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09 June 2009 @ 11:01 am
 
Yesterday, after a rousing oral argument focusing on whether the CAN SPAM Act is unconstitutionally vague and whether local community standards or a new national standard should be applied to determine if this particular spam was obscene (I swear this is way cool to law geeks), I ate lunch with this man and my judge. Being in a federal courthouse during argument means that it's not especially remarkable to have lunch with a federal judge, but Judge Trott is remarkable and made me think again about something.

Judge Trott is one of the Original Highwaymen, a group with which he has been performing since he was in undergrad in New England (Wesleyan then Harvard Law). He went on to become a DA, a United States Attorney, and worked in the Justice Department before Reagan appointed him to the Ninth Circuit. I'm sure everyone can imagine the amount of work it takes to be that successful as a lawyer, but to maintain his music career at the same time (he told the BEST story about performing with Johnny Cash at the Idaho State Fair) is incredible. He also (I doubt this is a complete list) writes and speaks to groups about American History, raises orchids, sits on the board of his local symphony, and is the official photographer for Boise State wrestling. The man packs more into his day than I think I can imagine. Which leads me to my point...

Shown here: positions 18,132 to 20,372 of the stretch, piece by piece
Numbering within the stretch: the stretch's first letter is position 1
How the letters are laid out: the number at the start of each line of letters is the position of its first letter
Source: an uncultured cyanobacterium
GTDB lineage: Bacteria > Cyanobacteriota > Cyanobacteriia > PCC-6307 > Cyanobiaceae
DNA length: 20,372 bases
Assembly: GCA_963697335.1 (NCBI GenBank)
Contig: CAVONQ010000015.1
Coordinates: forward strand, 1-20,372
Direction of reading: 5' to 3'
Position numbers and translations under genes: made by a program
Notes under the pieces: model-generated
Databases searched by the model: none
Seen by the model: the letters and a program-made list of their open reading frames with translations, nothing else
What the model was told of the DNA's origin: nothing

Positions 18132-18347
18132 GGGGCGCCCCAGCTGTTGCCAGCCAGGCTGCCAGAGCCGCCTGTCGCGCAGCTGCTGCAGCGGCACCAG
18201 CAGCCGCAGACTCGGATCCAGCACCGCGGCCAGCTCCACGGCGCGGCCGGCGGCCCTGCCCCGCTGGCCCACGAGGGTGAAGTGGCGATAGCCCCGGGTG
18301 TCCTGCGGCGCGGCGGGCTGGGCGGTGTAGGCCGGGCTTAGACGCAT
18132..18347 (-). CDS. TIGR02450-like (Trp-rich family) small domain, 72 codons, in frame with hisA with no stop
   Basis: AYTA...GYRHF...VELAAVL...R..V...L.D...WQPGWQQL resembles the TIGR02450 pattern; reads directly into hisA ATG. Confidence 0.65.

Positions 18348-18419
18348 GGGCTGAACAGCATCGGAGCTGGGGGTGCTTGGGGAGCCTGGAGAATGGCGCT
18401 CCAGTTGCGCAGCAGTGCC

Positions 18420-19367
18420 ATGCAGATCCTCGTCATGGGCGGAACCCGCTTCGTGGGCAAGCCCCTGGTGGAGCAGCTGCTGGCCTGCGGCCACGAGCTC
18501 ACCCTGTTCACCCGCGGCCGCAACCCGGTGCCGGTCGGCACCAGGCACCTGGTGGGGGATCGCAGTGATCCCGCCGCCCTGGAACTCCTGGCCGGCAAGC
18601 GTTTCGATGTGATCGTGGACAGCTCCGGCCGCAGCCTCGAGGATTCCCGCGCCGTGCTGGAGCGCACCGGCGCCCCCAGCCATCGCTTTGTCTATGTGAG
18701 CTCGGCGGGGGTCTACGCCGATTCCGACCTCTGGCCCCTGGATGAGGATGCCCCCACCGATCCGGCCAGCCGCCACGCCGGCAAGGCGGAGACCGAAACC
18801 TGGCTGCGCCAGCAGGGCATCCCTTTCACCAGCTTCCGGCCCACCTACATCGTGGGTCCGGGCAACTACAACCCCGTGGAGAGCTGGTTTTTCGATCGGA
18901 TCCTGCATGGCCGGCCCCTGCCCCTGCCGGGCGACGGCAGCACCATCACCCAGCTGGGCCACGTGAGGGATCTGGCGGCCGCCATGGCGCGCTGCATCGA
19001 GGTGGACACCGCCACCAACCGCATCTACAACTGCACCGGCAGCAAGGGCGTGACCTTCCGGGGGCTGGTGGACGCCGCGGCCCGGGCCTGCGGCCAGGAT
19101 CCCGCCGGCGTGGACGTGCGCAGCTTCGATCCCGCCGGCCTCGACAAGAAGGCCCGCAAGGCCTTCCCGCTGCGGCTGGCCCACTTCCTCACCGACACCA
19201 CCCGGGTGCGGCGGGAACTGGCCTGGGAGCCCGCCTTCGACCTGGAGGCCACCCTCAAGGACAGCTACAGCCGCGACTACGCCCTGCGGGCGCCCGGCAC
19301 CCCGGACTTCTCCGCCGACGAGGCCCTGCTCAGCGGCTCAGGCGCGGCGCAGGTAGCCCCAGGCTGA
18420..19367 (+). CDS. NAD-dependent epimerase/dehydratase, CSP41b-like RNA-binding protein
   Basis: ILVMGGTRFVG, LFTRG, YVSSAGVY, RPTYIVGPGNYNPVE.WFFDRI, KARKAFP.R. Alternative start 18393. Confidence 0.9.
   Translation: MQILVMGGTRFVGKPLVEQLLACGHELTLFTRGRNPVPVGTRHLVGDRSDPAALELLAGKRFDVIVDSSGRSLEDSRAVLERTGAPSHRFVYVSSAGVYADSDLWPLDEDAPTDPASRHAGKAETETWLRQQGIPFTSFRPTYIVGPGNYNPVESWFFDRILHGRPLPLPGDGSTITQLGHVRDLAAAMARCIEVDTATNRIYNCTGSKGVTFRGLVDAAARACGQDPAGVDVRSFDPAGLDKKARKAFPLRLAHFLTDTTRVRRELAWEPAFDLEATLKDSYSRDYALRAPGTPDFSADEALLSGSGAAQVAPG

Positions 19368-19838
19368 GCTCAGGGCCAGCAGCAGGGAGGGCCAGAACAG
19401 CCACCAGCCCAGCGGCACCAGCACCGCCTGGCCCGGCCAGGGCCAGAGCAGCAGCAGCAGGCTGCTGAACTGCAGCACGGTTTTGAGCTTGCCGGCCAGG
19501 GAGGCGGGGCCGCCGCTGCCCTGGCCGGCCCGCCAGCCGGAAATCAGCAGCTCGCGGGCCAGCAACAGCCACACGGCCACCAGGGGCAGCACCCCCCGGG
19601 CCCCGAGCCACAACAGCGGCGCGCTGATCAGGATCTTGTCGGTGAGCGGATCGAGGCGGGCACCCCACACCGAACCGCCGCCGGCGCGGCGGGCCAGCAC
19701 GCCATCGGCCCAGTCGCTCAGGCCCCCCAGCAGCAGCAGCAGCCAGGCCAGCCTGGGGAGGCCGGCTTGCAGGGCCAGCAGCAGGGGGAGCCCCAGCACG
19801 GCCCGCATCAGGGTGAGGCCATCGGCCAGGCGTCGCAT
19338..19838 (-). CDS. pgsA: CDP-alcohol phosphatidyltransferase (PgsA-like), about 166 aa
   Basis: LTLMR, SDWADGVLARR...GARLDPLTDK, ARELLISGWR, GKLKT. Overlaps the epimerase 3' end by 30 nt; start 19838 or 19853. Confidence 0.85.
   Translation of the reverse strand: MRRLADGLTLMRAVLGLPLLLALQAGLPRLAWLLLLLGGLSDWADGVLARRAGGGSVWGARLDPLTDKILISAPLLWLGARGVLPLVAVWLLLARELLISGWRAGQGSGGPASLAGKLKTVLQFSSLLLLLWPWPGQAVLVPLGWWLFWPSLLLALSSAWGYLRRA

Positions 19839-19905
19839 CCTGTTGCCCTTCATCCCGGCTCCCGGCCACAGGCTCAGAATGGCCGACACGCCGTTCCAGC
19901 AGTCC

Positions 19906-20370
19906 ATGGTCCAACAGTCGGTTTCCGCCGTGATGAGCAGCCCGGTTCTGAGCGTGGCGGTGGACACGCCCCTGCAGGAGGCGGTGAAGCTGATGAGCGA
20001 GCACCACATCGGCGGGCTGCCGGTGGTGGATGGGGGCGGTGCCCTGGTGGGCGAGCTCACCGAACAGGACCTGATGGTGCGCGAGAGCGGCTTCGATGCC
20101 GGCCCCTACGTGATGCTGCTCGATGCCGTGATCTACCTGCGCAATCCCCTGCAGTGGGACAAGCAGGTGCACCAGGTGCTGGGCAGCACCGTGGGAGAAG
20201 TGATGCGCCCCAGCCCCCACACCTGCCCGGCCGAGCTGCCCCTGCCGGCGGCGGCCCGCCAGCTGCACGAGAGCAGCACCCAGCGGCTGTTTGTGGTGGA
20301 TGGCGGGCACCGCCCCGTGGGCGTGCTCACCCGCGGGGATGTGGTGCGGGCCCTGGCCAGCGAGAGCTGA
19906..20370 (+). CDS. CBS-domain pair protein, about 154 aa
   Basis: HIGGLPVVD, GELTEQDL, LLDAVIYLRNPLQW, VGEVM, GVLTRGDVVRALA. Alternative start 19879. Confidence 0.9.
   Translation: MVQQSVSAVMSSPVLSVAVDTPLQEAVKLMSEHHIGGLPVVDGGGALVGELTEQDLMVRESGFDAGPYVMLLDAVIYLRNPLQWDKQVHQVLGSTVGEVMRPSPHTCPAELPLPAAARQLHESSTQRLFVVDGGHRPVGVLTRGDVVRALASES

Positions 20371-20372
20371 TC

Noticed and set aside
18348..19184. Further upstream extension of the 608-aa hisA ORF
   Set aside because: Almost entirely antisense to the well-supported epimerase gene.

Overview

I realized in high school that I'm happiest when I'm really busy. In college, I got my best grades the semester I took 21 credits (and filmed a tv show, a couple student films, etc.). But I also have realized that sometimes, I need down time. I need to wake up on a Saturday morning and have no plans. Then I can putter in my garden, go for a hike, go see a movie, or just laze on the couch. So what's the balance? Judge Trott was talking about how for him, being a musician AND a lawyer allowed him to be successful at both because he never burned out on either, he could retreat to the law or retreat to music and come back refreshed, grateful to have time to address the other part of his life. In what part of my life can I find renewal? Work has been almost all I do for so long now, how do I break out of it? What can I add in to make me a more complete human? And if I do add anything, how do I manage to do it well, succeed at work, make it to the gym, hold up my end of my relationship, keep the house reasonably clean, and still have some lazy Saturdays?

Also, being in San Francisco for the week is great. There are museums and great theater and fantastic restaurants. Even alone it's a lot of fun. I love walking to work and going out after without depending on a car. But, I am reminded why I don't want to live in a city this size ever again: the ubiquitous smell of urine, the sirens, the jack hammer outside my office. I wish a good compromise existed. Anyone know great cities with lots of high paying and rewarding jobs for lawyers? (No, I still haven't found a job for when my clerkship ends).